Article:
Four days' work for five days' pay: UK trial seeks productivity boost
Updated 00:35, 08-Jun-2022
Patrick Rhys Atack

This week thousands of people across the UK are taking part in the country's first trial of a four-day working week

For some, it's a major change from the traditional five days 'on', two days 'off' pattern – and a change that comes with significant productivity risks. But for others, it's a way of bringing the world of work into the 21st century, and a sensible reaction to the pressures of work in the post-pandemic world. 

Claire Daniels, CEO of marketing firm Trio Media, is part of the second group. She signed her company up to the scheme, but not without reservations. 

"For us, it was very much driven [by] productivity. I was looking at ways that we could make our business more productive, and I was prepared to consider anything and so came across the four-day-week trial and thought it would be great to get involved," she told CGTN Europe.


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"Of course, I'm worried about the output, but I'm not worried it will make [employees] less productive, because I've seen the research. So the aim will absolutely be that we will still output the same amount that people do in less time," Daniels explained.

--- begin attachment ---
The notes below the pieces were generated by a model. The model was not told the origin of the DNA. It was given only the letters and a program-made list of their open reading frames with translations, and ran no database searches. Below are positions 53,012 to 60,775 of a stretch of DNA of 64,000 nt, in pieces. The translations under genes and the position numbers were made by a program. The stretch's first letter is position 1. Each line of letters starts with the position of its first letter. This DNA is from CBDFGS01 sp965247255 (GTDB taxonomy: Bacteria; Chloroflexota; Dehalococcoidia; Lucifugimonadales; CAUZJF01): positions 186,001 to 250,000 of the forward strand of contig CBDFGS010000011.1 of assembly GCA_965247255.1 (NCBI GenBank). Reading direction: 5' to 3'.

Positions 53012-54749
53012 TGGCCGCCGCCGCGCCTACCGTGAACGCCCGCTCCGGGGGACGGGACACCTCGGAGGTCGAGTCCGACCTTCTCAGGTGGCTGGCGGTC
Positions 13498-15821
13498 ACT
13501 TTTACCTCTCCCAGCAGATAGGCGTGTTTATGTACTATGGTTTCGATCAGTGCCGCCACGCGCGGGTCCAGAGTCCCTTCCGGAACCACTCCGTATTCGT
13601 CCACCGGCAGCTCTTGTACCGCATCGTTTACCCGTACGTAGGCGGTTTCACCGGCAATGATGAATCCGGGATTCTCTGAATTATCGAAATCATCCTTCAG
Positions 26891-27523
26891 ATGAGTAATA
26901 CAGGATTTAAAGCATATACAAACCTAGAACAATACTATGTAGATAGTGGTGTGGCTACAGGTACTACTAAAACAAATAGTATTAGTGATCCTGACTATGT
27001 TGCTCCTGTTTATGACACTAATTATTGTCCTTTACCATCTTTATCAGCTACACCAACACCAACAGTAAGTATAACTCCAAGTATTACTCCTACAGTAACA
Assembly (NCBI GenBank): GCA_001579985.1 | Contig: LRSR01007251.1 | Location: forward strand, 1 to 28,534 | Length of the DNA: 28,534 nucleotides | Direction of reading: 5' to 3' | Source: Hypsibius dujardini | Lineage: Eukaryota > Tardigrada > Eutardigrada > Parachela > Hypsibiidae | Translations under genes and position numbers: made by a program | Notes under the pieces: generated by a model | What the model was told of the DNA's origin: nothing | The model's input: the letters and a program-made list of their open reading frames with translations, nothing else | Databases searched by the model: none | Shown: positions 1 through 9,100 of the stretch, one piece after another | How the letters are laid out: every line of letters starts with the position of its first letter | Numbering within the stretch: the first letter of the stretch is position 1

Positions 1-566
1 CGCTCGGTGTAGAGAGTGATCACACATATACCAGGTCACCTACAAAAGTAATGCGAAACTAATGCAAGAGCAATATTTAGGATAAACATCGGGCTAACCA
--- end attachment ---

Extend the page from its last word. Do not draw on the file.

Promoted by an organization called 4 Day Week Global, the trial is being run by academics from Cambridge University, Oxford University and Boston College in the U.S., along with a London think-tank called Autonomy. There are also six-month trials in the U.S., Canada, Australia & New Zealand. 

The idea of a shortened week boosting productivity – that is, how much time in a day employees are actively working – is not brand new, though, and previous trials have been successful. 

Two trial periods in Iceland, in 2015 and 2019, were both so positive that many employees moved to four days permanently. 

Although the trials only included 2,500 people, the evidence collected was then used by trade unions to renegotiate contracts across the country. According to those unions, 86 percent of Iceland's workforce now either work four-day weeks or at least have the right to do so.

There are many different ways to work – and a trial is examining whether working shorter hours increase productivity. /Fauxels via Pexels

There are many different ways to work – and a trial is examining whether working shorter hours increase productivity. /Fauxels via Pexels

The average change in working hours for those taking part in the trials is a drop from 40 hours to around 35 per week. Crucially, pay is not affected, leading to some arguing it is '100 percent pay for 80 percent of the work.' 

However, that misses the point. It's not about doing less work, but taking less time to complete it, therefore freeing up time which may have been wasted – as well as improving everyone's wellbeing. 

"At the moment you're only productive for about three hours of the day. So it's about making your days a lot more productive," Daniels added. 

"And I think obviously the added benefits of employee well being, mental health and all of that as well really then makes it quite compelling to give it a go," she told CGTN Europe.

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